et al.
    Umeå University, Faculty of Medicine, Department of Radiation Sciences, Diagnostic Radiology.
    Riklund, Katrine
    Umeå University, Faculty of Medicine, Department of Radiation Sciences, Diagnostic Radiology.
    Widmark, Anders
    Umeå University, Faculty of Medicine, Department of Radiation Sciences, Oncology.
    Johansson, Lennart
    Umeå University, Faculty of Medicine, Department of Radiation Sciences, Radiation Physics.
    Nilsson, Sten
    Bergh, Anders
    Umeå University, Faculty of Medicine, Department of Medical Biosciences, Pathology.
    Damber, Jan Erik
    Stigbrand, T
    Hietala, Sven-Ola
    Umeå University, Faculty of Medicine, Department of Radiation Sciences, Diagnostic Radiology.
    Radioimmunoscintigraphy with a novel monoclonal antiprostate antibody (E4): an experimental study in nude mice.1997In: Cancer, ISSN 0008-543X, E-ISSN 1097-0142, Vol. 80, no 12 Suppl, p. 2398-2403Article in journal (Refereed)
    Abstract [en]

    The MoAb E4 is a promising radiotracer for prostate cancer and may be used in radioimmunotherapy. As in earlier studies, TS1 shows significant radioimmunolocalization into necrotic tumor tissue, which also exists in prostate cancer.

  • 22.
    Stocks, Tanja
    et al.
    Umeå University, Faculty of Medicine, Department of Surgical and Perioperative Sciences, Urology and Andrology.
    Lukanova, Annekatrin
    German Cancer Research Center, Germany.
    Björge, Tone
    University of Bergen, Norway.
    Ulmer, Hanno
    Innsbruck Medical University, Austria.
    Manjer, Jonas
    Malmö University Hospital.
    Almquist, Martin
    Malmö University Hospital.
    Concin, Hans
    Agency for Preventive and Social Medicine.
    Engeland, Anders
    University of Bergen, Norway.
    Hallmans, Göran
    Umeå University, Faculty of Medicine, Department of Public Health and Clinical Medicine, Nutritional Research.
    Nagel, Gabriele
    Ulm University, Germany.
    Tretli, Steinar
    The Cancer Registry of Norway, Norway.
    Veierod, Marit
    University of Oslo, Norway.
    Jonsson, Håkan
    Umeå University, Faculty of Medicine, Department of Radiation Sciences, Oncology.
    Stattin, Pär
    Umeå University, Faculty of Medicine, Department of Surgical and Perioperative Sciences, Urology and Andrology.
    Metabolic factors and risk of colorectal cancer in the metabolic syndrome and cancer project (Me-Can)2011In: Cancer, ISSN 0008-543X, E-ISSN 1097-0142, Vol. 117, no 11, p. 2398-2407Article in journal (Refereed)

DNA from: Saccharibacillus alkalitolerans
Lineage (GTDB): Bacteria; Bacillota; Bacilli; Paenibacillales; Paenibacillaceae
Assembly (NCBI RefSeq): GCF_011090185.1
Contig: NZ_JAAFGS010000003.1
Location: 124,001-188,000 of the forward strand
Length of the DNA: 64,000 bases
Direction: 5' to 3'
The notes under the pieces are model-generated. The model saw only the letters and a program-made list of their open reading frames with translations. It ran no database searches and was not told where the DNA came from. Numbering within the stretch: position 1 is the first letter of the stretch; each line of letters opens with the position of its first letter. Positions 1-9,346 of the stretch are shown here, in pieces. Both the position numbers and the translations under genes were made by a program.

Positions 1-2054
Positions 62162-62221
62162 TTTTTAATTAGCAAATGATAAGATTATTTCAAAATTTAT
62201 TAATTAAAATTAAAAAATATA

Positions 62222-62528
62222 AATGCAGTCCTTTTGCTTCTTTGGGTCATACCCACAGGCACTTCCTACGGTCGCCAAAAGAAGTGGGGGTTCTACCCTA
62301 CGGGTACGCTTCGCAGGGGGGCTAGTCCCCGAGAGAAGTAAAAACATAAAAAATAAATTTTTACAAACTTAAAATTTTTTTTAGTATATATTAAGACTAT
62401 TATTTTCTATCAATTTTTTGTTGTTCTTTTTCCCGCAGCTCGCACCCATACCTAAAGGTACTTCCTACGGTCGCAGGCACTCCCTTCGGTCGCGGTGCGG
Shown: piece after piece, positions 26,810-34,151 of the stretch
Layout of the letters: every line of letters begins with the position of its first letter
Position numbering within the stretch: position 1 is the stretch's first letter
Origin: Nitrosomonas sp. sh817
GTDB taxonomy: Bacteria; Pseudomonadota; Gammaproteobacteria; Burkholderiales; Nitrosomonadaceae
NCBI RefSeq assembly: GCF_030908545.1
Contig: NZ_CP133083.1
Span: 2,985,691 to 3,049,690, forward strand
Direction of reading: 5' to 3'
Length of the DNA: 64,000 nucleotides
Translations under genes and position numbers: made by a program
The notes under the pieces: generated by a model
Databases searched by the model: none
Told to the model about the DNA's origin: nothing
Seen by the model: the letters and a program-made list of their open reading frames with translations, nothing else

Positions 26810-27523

Abstract [en]

    Background

    The metabolic syndrome (MetS) has been related to an increased risk of colorectal cancer in some small studies, but it is unknown which factors in the MetS that are most strongly related to risk, and if there is an interaction between factors.

    Methods and Findings

    In the Metabolic syndrome and Cancer project (Me-Can), data on body mass index (BMI), blood pressure, and blood levels of glucose, cholesterol, and triglycerides were available in 289,866 men and 288,834 women. Mean age at baseline was 44.0 years and mean follow-up time was 12.0 years. During follow-up, 2,834 men and 1,861 women were diagnosed with colorectal cancer. We used Cox regression models to calculate relative risk (RR) of colorectal cancer by exposures transformed into Z scores (mean = 0, standard deviation = 1), and for a MetS Z score, and used regression calibration to correct exposure levels for random error in measurement. Significant increases in risk per one unit increment of factors were observed in men for BMI, RR 1.07 (95% confidence interval, 1.02-1.13), blood pressure, RR 1.10 (1.02-1.18), and triglycerides, RR 1.17 (1.06-1.28), and in women for BMI, RR 1.08 (1.01-1.15). The RR of colorectal cancer per one unit increment of the MetS Z score was 1.24 (1.18-1.31) in men, and 1.14 (1.06-1.22) in women. There was no significant positive interaction for any combination of two metabolic factors. Associations between metabolic factors and risk of fatal colorectal cancer were similar to those for incident cancer.

    Conclusions

    Our data add further evidence for an association between factors in the MetS, in single and combined, and risk of colorectal cancer. Our data do not support an interaction between factors in the MetS on risk.

  • 23. Tabar, Laszlo
    et al.
    Dean, Peter B.
    Chen, Tony Hsiu-Hsi
    Yen, Amy Ming-Fang
    Chen, Sam Li-Sheng
    Fann, Jean Ching-Yuan
    Chiu, Sherry Yueh-Hsia
    Ku, May Mei-Sheng
    Wu, Wendy Yi-Ying
    Umeå University, Faculty of Medicine, Department of Radiation Sciences.
    Hsu, Chen-Yang
    Chen, Yu-Ching
    Beckmann, Kerri
    Smith, Robert A.
    Duffy, Stephen W.
    The incidence of fatal breast cancer measures the increased effectiveness of therapy in women participating in mammography screening2019In: Cancer, ISSN 0008-543X, E-ISSN 1097-0142, Vol. 125, no 4, p. 515-523Article in journal (Refereed)
    Abstract [en]